Dear (You):

I wrote this long-handed while sitting in “The Olde Crapper,”
the oldest pub in Stow-on-the-Wold.

Typed, it remains identical except for the
“dopplestick” Altbier’s splay of creamy foam
due to the barmaid’s negligence and naiveté
of noteworthy Alt-style ales and their
distinctive yet dreadful character:

the infamously delicate and fragile froth
which collapses quicker than a slit souffle!

10 May, 2014

Dear (You):

Not writing to you doesn’t imply not thinking of you or your gracious patience since 3 February, 2014. That was the date of my last post which required wringing the writer’s dishcloth to honor the writer’s vow: To write no matter.”1-handwrittenletter2

Marcea, an insightful, honest, and very good friend (38 years) proposed “If writing is a catharsis, then I strongly suggest shifting your focus to gain perspective. If you force posts they’ll be “a whole lotta negativity” which no one wants to read.” And she was right. I spent months trying to frame what I went through, but everything devolved into a pity party or my selfishness or that I’m an unforgiving asshole. Then my partner mentioned an interview between Katie Couric and Hillary Clinton about forgiveness which ignited an epiphany underscoring families and catastrophic illnesses:

  1. Families take care of each other unconditionally, absent of remuneration, mea culpa’s, or thank-you’s;
  2. Family business is no one else’s business;
  3. Do your best and ignore failure. Indecision and regret stymies timely action;
  4. It’s their life and they’ve entrusted (not burdened) you to execute their wishes;
  5. Overlook your life which can wait. Focus on their life and prepare for remarks about death;
  6. Skirt your visceral, sentimental and selfish hope that life is too precious to be cavalier;
  7. You love, accept, honor, and respect their free will rationale about their life or death;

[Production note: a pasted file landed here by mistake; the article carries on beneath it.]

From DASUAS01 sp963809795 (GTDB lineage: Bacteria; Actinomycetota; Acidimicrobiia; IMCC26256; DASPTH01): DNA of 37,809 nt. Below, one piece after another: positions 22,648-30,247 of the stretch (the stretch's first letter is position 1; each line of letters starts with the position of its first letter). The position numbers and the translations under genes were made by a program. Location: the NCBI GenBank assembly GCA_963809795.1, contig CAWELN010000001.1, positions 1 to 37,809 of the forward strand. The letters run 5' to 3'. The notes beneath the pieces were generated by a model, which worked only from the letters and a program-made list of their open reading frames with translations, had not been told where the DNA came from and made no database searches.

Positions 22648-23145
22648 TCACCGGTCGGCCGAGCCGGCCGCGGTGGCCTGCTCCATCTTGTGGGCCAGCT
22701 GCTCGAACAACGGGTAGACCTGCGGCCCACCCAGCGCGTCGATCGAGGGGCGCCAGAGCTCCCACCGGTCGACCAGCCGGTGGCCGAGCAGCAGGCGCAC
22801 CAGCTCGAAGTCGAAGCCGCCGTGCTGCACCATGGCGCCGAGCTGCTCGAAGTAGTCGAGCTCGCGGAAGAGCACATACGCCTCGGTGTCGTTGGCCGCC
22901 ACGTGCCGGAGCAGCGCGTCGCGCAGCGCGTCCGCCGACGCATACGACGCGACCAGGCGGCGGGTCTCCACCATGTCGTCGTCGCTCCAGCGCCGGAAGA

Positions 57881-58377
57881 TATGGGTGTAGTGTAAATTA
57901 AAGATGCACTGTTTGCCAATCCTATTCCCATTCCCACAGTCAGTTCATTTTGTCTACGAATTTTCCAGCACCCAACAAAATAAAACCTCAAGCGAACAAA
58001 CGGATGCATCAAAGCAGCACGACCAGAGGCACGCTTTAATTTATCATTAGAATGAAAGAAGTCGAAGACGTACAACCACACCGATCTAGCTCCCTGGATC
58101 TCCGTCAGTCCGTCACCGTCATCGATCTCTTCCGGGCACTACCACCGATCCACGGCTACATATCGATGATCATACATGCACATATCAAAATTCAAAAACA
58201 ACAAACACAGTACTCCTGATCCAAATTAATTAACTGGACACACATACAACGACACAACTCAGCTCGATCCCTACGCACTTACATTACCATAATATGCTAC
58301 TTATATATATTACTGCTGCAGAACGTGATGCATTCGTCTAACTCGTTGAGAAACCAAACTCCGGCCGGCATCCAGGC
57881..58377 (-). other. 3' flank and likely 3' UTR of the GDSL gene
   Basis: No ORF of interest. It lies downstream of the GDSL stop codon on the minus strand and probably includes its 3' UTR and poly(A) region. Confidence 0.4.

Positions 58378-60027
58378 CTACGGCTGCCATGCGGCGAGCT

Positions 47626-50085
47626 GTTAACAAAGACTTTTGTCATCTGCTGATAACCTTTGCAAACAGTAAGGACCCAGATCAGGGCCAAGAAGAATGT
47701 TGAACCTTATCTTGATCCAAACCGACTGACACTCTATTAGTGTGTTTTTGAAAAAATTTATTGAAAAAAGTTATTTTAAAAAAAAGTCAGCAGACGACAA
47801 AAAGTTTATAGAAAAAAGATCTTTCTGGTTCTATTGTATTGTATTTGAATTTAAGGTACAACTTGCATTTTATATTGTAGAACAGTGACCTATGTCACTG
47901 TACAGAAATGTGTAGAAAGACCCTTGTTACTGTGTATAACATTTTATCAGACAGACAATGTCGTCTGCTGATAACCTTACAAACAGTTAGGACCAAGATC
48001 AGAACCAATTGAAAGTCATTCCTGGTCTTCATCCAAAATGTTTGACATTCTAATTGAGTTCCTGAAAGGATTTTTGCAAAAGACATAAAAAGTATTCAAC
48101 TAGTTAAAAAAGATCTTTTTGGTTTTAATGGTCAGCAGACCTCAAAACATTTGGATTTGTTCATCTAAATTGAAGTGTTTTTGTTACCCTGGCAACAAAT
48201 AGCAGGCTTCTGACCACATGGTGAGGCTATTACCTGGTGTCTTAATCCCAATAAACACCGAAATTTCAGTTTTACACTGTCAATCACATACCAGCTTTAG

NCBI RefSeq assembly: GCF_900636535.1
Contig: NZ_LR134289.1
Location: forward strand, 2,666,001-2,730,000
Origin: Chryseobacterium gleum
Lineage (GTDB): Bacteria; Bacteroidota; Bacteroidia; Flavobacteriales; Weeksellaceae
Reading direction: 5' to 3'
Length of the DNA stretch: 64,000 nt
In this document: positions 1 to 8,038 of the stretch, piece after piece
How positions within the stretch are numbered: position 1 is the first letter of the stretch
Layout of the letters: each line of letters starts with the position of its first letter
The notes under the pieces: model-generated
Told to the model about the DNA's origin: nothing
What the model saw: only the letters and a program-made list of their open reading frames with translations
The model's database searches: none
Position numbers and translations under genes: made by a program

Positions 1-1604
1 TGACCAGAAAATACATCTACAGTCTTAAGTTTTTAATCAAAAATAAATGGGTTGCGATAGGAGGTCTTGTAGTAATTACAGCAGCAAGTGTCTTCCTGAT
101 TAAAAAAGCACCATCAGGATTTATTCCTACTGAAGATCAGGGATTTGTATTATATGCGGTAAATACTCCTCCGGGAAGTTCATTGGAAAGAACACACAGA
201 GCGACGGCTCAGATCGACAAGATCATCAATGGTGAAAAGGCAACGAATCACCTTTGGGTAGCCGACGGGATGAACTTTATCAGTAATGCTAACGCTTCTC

8. There’s nothing, nothing more important in the whole wide world as this; and
  9. Be strong even though your heart is breaking.1-death2

Many thanks to my partner (of 30 years) who lifted the burden of impossible tasks (cleaning out his house, and negotiating with lenders); my best friend Scott who travelled with me and discussed diagnoses and added a degree of levity.

And especially to Marcea who gambled friendship for honesty.

I could not have navigated the maze alone, and I am truly blessed by being their partner and friend.

P,S, I have several drafts for new posts “in the oven.” Keep an eye out for them.

Rich Didrickson (1955-2013)

“Life’s a voyage that’s homeward bound.” — Herman Melville

It sent me back on my heels and against the ropes.

I was so surprised that time stopped.

It’s disappointment struck like a head-on collision.

When I answered I heard the life expectancybut I expected a little empathy;  not the credibly, relative destiny. 

It was a bombshell aimed dead-center to insure the greatest damage.

It was the end of one of several episodes.

It was the start of a new episode.

It was colorless. Soundless. Sightless.

It’s coldness remained near me, like walking out of a freezer.

It underestimated its infliction of cruelty.

Rick had the courage and nerve and right to refuse pain medications, food, and finally liquids. His pledge to himself guaranteed freedom from his hellish suffering that heroic measures caused, and found his real life patiently waiting at the gates of heaven on Tuesday, October 1, 2013 at precisely 1:00 p.m.

It’s impossible for me to estimate the number of people who now have holes in their hearts where Rick used to be.